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Background on the Palatinate

For an excellent resource on the Rheinland-Palatinate see this website put up by the German Genealogy Home Page.

According to the Encyclopedia Brittanica Gumbsweiler and Buborn lie in a part of Germany known as the Pfalz, specifically, in the Lower Palatinate. After World War II, this area was joined with a part of the Rhineland to form the German state of Rhineland-Pfalz with the capitol of Mainz. The Pfalz, however, is historically identified with the Upper and Lower Palatinate, a region with an extremely complex history. In early medieval Germany, these were the lands of a leading secular prince of the Holy Roman Empire, the count palatinate. Starting with Louis I in 1214, the rulers of the Palatinate were from the Bavarian dynasty and eventually achieved the right to participate in the election of the Emperor.

In the 1560s, under Elector Frederick III, the Palatinate adopted Calvinism and became the bulwark of the Protestant cause in Germany. In 1608 his son, Elector Frederick IV, became the head of the Protestant Union, a military alliance. The Thirty Years War began around 1618 with a quarrel between supporters of Frederick V and the recently crowned Roman Catholic King of Bohemia, Ferdinand. The Palatinate, along with Germany, was plunged into a devastating conflict that left much of the land desolate. Before the end of this war, France, several German states, Sweden, Denmark, and the Netherlands all had become involved. The Peace of Westphalia in 1648 restored the Rhenish, or Lower, Palatinate to Frederick's son, Charles Louis.

The Palatinate was to face another assault from France near the end of the 17th Century. The War of the Grand Alliance involved Louis XIV of France, which was claiming part of the Palatinate, pitted against the League of Augsburg, a coalition of European princes. It lasted from 1689-1687. The Treaty of Ryswick restored the contested lands, but the land was so ravaged that many of the early German settlers of America, including the Pennsylvania Dutch, were refugees from the Palatinate. There appear to have been close political and cultural ties between the Palatinate and France during the 18th Century.

1789 marked the French Revolution, but within the decade, Napoleon executed his European conquests. The Brittanica says "During the French Revolutionary and Napoleonic Wars the Palatinate's lands on the west bank of the Rhine were incorporated into France, while its eastern lands were divided largely between neighbouring Baden and Hesse." Individual states were dissolved and religious holdings were secularized. However, with the Battle of Waterloo and the defeat of Napoleon in 1815, "the region was divided by the Congress of Vienna among Prussia, Bavaria, Hesse-Darmstadt, and Nassau." This can be seen in the map of Germany immediately below.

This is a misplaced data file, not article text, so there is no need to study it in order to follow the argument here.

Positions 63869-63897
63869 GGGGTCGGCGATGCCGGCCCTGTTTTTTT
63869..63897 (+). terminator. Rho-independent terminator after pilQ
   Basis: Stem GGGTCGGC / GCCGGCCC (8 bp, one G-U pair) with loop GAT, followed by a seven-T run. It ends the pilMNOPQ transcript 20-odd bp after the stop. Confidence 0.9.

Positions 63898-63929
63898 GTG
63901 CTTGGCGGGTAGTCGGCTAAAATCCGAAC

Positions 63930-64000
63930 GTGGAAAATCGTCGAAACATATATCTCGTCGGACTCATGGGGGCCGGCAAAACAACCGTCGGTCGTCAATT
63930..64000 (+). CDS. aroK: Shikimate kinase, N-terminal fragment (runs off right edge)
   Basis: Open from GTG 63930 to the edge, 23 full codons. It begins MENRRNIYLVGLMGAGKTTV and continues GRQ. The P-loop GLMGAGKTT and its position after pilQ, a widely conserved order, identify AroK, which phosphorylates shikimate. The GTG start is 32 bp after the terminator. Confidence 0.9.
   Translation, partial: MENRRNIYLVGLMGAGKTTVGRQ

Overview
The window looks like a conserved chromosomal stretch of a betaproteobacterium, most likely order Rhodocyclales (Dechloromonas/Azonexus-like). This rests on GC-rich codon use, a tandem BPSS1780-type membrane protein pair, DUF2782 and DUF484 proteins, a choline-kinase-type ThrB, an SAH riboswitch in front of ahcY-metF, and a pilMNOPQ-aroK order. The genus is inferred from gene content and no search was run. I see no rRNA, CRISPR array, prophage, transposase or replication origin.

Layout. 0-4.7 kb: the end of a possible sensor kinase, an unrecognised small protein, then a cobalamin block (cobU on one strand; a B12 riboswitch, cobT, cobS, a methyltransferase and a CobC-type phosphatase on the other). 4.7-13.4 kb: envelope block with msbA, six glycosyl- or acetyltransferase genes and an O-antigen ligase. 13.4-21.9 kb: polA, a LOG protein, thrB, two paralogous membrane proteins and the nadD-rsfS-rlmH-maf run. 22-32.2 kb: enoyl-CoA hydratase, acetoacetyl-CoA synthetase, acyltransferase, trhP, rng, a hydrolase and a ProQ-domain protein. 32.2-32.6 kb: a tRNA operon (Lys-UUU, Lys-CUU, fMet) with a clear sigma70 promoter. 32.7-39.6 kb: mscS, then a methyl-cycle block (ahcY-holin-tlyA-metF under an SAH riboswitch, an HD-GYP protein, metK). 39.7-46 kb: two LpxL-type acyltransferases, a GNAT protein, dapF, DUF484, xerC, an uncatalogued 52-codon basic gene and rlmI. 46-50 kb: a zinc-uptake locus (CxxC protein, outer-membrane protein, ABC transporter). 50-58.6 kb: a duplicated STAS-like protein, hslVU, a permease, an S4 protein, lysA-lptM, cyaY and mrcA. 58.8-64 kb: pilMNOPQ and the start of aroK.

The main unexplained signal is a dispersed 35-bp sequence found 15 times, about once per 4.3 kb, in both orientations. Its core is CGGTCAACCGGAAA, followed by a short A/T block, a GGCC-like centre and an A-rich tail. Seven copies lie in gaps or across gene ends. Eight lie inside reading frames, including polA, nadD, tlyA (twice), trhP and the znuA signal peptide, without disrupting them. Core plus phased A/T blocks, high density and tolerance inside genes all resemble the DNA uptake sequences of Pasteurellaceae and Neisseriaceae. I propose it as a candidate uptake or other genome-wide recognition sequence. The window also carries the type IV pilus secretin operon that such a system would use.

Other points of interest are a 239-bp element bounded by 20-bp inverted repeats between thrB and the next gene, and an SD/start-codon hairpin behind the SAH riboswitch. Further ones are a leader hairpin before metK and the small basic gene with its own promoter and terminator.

In fact, a very close look at this map renders comprehensible the apparent conflict between the census report that Margaretha was from Prussia and Abraham was from Bavaria, on the one hand, and what the present day map tells us, namely that they were just a few miles from one another. For, apparently, at that time a tongue of Prussia south of Koblenz cut across the northern section of the Rhenish Palatinate. If we had access to a more accurate map of that time and place, the border between Prussia and Bavaria just might have separated Buborn and Gumbsweiler.In another place on the Internet, I once read that the border between Prussia and Bavaria crossed the 8 km between Buborn and Odenbach no less than eight times. Odenbach was the birthplace of a Moellendick ancestor, written about in another part of this website.

This very brief and simplified telling of the history of the Palatinate has brought us up almost to the time that Abraham and Margaretha emigrated to America. In a wonderfully detailed article by Heinrich Becker, About the Forgotten Daughters and Sons of Dittweiler (which I have translated from the German) we find a history of the tiny part of the Great Wave of emigration that occurred from the Kohlbach Valley in the Pfalz from 1830-1880. According to Mr. Becker, in addition to the political upheaval that residents of the Palatinate had endured for centuries, there were the additional stresses of agricultural depletion of the land and continued population expansion. He documents how several families transported themselves from the Pfalz to Washington County, Ohio over a period of years. Many times older married couples left their married children in the "old country" and reestablished themselves in the new world. As they encountered the freedom, the rich lands and the opportunity for acquiring them, these settlers wrote letters exhorting those remaining behind to come and join them.